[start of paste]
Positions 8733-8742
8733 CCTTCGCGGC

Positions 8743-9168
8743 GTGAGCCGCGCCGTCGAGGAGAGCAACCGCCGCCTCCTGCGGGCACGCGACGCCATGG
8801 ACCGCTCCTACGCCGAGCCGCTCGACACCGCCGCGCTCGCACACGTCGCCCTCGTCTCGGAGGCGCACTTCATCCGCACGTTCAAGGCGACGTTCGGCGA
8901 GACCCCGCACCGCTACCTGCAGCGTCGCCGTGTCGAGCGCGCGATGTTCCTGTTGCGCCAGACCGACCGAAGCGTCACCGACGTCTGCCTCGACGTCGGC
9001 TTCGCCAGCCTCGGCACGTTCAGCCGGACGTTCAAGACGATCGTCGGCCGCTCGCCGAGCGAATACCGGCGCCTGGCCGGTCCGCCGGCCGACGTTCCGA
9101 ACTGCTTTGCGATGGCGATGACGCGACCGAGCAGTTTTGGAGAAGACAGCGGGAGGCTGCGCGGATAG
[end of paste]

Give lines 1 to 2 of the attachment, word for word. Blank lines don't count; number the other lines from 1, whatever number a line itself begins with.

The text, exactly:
Positions 8733-8742
8733 CCTTCGCGGC